Command line arguments

This is a discussion on Command line arguments within the C Programming forums, part of the General Programming Boards category; </code> int main(int argc, char * argv[]) </code> Can someone tell me why there is the need of asterick for ...

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    Command line arguments

    </code>
    int main(int argc, char * argv[])
    </code>

    Can someone tell me why there is the need of asterick for char *argv[]. Does this make argv[] a pointer?

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    DESTINY BEN10's Avatar
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    argv is an array of char pointers, that's why there is an asterisk. Frankly speaking I myself doesn't know much about command line arguments, so other's reply will be more helpful.
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    msh
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    argv[] is an array of pointers to string constants.

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    Quote Originally Posted by msh View Post
    argv[] is an array of pointers to string constants.
    incorrect !

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    Registered User GL.Sam's Avatar
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    incorrect !
    How informative it is... We can only try to guess what is so incorrect about it.
    The only good is knowledge and the only evil is ignorance.
    ~Socrates

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    C++まいる!Cをこわせ! Elysia's Avatar
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    Quote Originally Posted by bvkim View Post
    incorrect !
    No, it's correct.
    It can either be seen as an array of arrays OR
    an array of pointers OR
    a pointer to a pointer.

    In C, they would all be the same in this context.
    An array of pointers would probably be the easiest to understand.
    Quote Originally Posted by Adak View Post
    io.h certainly IS included in some modern compilers. It is no longer part of the standard for C, but it is nevertheless, included in the very latest Pelles C versions.
    Quote Originally Posted by Salem View Post
    You mean it's included as a crutch to help ancient programmers limp along without them having to relearn too much.

    Outside of your DOS world, your header file is meaningless.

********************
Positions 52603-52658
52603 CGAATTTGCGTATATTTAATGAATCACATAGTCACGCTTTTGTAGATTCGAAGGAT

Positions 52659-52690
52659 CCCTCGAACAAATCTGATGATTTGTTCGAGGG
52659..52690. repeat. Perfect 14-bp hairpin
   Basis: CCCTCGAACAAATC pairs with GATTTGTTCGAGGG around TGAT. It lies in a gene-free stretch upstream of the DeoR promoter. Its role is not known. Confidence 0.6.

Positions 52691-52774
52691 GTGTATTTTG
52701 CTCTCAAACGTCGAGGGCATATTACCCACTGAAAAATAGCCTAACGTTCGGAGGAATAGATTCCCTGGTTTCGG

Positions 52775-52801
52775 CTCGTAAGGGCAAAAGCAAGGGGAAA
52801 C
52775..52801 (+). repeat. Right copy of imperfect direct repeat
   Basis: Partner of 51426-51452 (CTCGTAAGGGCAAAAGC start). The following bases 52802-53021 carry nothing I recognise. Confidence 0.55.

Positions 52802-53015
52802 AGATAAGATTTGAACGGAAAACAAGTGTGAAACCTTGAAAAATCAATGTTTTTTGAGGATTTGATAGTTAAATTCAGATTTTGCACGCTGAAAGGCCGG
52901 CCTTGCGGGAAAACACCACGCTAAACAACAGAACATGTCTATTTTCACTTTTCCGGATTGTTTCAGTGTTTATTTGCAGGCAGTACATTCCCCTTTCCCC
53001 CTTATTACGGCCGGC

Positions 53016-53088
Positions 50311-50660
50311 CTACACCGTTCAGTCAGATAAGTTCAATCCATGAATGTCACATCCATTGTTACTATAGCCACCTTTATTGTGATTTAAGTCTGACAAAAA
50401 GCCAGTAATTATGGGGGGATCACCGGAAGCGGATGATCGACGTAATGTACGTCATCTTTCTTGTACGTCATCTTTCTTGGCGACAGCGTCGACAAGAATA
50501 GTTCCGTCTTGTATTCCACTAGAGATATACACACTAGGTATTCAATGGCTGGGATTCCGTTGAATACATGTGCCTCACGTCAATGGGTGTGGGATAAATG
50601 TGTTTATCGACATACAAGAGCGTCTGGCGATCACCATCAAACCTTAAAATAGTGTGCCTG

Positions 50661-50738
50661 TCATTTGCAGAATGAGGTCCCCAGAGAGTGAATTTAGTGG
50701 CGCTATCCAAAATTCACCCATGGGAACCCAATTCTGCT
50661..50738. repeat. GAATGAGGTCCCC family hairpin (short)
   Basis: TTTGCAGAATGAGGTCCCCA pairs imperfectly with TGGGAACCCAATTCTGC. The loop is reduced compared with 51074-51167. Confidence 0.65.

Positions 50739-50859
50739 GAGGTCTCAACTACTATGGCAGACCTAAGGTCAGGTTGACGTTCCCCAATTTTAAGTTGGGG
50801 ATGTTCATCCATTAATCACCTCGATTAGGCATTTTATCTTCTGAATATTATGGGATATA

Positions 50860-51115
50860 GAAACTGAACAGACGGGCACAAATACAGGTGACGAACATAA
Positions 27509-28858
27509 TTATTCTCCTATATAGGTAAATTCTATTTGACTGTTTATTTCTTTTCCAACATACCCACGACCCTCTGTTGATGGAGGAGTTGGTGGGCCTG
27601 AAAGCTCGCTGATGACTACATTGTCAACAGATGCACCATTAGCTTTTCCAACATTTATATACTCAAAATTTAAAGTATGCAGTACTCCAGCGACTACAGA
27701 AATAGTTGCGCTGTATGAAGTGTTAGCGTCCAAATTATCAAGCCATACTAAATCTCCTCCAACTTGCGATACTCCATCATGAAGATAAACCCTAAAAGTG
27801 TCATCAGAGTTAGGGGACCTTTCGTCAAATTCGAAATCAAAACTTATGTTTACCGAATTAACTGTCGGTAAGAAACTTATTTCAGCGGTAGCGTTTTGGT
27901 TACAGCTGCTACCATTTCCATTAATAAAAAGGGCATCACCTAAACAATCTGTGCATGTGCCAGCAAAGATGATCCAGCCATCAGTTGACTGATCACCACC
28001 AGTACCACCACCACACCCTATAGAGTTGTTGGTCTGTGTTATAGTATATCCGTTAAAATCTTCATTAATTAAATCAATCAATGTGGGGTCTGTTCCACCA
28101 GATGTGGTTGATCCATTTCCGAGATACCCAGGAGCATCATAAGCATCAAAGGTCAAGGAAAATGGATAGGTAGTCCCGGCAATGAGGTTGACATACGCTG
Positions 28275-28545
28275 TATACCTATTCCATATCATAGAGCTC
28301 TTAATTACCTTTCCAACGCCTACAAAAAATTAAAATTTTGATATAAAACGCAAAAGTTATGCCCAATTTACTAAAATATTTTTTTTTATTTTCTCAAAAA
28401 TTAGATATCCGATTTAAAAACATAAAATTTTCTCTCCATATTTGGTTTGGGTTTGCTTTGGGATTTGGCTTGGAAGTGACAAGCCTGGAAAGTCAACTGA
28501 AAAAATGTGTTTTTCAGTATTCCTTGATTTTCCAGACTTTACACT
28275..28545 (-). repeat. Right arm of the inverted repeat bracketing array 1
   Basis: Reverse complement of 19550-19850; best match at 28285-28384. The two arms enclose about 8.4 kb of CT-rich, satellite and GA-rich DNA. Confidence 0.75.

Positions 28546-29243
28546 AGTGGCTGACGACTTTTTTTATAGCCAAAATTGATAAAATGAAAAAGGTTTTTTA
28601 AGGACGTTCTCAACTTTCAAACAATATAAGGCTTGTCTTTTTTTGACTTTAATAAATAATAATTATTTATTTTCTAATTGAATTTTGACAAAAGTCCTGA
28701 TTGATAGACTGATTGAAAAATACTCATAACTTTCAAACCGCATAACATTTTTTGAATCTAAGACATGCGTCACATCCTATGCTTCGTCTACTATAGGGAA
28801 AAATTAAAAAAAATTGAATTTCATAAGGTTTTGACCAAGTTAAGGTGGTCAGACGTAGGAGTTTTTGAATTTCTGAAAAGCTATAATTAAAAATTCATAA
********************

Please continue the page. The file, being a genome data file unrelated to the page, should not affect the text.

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    hahah...

    I like GLSam's answer "How informative it is!", comment of a logical thinker.

    argv[] ??? - NO
    *argv[] <--- YES, this is what I meant

    Just kidding ! NVM!

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    Basically, it can be written as **argv or *argv[] as argv[] is equivalent to *argv.

    If *argv, it means that it takes a string.

    If **argv, it means that it takes many strings. For example you create a programme called "scan". What you do here is to firstly type in the programme's name (scan) and followed by arguments/parameters when you are using the programme.
    eg. scan -sP -PN 127.0.0.1
    So, scan is the first string, -sP is the second string and so on. if you put *argv or argv[] only, it will only read one string (most likely scan).

    int argc will tel you the position of the parameters. argc = 0 would be scan, argc = 1 would be -sP.

    If you do not understand, please ask further.

  9. #9
    C++まいる!Cをこわせ! Elysia's Avatar
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    Quote Originally Posted by valthyx View Post
    ...if you put *argv or argv[] only, it will only read one string (most likely scan)...
    More likely the entire command line. I know at least Windows doesn't parse the command-line; it simply passes everything to the program. The C runtime hacks the command-line into pieces.
    Quote Originally Posted by Adak View Post
    io.h certainly IS included in some modern compilers. It is no longer part of the standard for C, but it is nevertheless, included in the very latest Pelles C versions.
    Quote Originally Posted by Salem View Post
    You mean it's included as a crutch to help ancient programmers limp along without them having to relearn too much.

    Outside of your DOS world, your header file is meaningless.

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